When the COVID-19 pandemic forced classes online and sent students home, many were left with an unprecedented amount of free time. For some, that time was used to take summer classes or learn new skills. But for others, it was used to bring to life goals they’d been dreaming of for years or spontaneous passion projects.
Wacky Sauces LLC
On a hot day in June, Logan Ritten posed the fateful question to his sister, which would eventually launch his business.
“Wouldn’t it be funny if I sold f------ hot sauce?”
He then created an Instagram account, called F------ Hot Sauce until Ritten decided to change it to the less-profane name of his LLC, Wacky Sauces, and has been posting hot sauce memes on it since.
Prior to that day, the 22-year-old UF aerospace engineering senior had been experimenting with making hot sauce for about a year.
His obsession with spicy foods took off when he started a garden. Today, he grows more than 30 varieties of peppers, including some of the hottest in the world.
He describes “F@*king Hot Sauce,” as a nice kick for spicy-food lovers and really hot for the less tolerant. The sauce is primarily fresno chilis and smokey habaneros with molasses for sweetness, ghost chili powder, vinegar and lime.
The small hot sauce community is very supportive, he said. When he started out he asked many small businesses for advice. To this day, he Zooms with friends he’s made in the “pepper community” on Saturday nights to talk and try hot peppers.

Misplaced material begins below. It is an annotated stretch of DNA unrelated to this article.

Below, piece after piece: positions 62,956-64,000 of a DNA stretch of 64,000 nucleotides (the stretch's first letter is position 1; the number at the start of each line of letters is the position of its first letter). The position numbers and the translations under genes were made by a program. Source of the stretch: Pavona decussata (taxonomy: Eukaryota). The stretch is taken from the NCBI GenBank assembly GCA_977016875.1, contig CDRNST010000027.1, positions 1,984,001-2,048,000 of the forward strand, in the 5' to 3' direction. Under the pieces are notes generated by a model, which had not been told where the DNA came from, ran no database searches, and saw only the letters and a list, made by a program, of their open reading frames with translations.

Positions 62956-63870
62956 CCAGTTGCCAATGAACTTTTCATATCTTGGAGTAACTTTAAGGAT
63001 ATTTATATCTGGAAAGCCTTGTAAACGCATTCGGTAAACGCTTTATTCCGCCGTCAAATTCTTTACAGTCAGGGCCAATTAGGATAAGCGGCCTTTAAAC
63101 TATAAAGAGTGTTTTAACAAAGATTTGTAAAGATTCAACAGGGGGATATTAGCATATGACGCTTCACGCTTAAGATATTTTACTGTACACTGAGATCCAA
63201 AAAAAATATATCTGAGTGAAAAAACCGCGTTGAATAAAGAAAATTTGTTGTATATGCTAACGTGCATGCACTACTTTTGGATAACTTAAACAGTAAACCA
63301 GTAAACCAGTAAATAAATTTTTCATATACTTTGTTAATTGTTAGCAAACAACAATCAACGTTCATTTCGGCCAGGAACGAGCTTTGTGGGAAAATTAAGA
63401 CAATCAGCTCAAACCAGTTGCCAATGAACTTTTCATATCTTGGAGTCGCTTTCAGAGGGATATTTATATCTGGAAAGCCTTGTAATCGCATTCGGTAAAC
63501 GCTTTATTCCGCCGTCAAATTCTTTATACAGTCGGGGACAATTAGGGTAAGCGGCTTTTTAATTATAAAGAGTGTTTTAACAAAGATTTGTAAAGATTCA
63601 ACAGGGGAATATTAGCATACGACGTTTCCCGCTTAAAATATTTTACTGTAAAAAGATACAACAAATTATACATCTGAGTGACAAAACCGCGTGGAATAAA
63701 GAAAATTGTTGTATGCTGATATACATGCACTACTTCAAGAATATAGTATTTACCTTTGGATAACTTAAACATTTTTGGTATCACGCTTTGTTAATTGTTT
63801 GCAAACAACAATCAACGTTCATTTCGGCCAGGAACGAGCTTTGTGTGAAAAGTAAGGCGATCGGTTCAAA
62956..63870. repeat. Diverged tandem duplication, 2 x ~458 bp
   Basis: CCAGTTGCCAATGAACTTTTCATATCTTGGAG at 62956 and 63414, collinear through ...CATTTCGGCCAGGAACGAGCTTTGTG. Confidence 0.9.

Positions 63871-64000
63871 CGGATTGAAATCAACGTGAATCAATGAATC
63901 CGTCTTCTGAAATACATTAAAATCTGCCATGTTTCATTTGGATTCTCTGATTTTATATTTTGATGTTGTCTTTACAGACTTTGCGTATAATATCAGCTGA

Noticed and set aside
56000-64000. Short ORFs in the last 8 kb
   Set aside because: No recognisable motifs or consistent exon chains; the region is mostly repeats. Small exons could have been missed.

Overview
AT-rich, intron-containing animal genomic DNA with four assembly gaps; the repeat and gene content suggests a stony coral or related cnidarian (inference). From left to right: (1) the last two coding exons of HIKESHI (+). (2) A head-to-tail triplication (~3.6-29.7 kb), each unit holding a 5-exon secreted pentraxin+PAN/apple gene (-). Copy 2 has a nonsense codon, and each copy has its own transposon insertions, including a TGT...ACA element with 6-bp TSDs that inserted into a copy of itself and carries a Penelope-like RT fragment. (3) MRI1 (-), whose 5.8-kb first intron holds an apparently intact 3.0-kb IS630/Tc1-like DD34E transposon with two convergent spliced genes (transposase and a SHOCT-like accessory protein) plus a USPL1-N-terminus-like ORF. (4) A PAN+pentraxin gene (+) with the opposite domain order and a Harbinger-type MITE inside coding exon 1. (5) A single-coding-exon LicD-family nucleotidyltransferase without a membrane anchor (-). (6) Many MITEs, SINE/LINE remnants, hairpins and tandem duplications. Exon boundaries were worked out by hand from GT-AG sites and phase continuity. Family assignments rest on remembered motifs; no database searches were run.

It’s what led him to try the hottest pepper he’s ever had — the 7-Pot chili pepper.
“It was so hot that it made my tongue feel like it was like white hot and on fire,” he said. “I went blind for like 30 seconds.”
Ritten, who has become a certified Florida Foodhandler, makes his sauce in a commercial kitchen in New Smyrna. He then bottles and ships the sauce himself.
So far, Ritten has sold about 150 bottles for $12 each.
He is about halfway to making the money back he spent to start Wacky Sauces, he said. In the beginning, he almost maxed out his credit card.
He said Wacky Sauces is a direct result of all the free time he had during quarantine. He never would have started his business otherwise.
Ritten’s hot sauce meme account has 2,495 followers as of Sunday evening. It’s filled with inside jokes about the “Brötherhood of Zauce” and the “horrifying Big Hot Sauce” industry. He said the memes are a marketing technique he learned from the Slim Jim Instagram account which was run by one of his inspirations, Andy Hines.
“The memes have sort of taken on a life of their own. There's like a story behind them at this point,” he said. “You look at my page, and you're like, ‘what does this even mean?’”
Ritten’s girlfriend, Noelle Chin-Vance, a 22-year-old UF environmental engineering senior witnessed the whole process. She recalls a moment early on when the pair touched their eyes after handling peppers. She said the pain was horrible and their attempt at rinsing their eyes out with water only made it worse.
“We had to get a bowl of milk and put our eyes in it,” Chin-Vance said. “And then we're just standing in the kitchen with one eye in the milk just thinking ‘How did I get here? I’m 22-years-old and I’m sticking my eye in milk.’”
But beyond that incident, she has been cheering him on the entire time.
“I'm just very proud of him. I'm very amazed at how far it has come especially with COVID,” she said.
By the time she was in second grade, Ta’Neil Malcolm was already running a fashion show.
It was a small one at her prep school in Jamaica where she helped girls pick out outfits to wear, but it sparked her interest in the fashion industry. She learned how to sew from her grandmother at age six and always accessorized her school uniform.
She said she remembers getting in trouble as a child for cutting up her clothing so she could sew outfits for her dolls.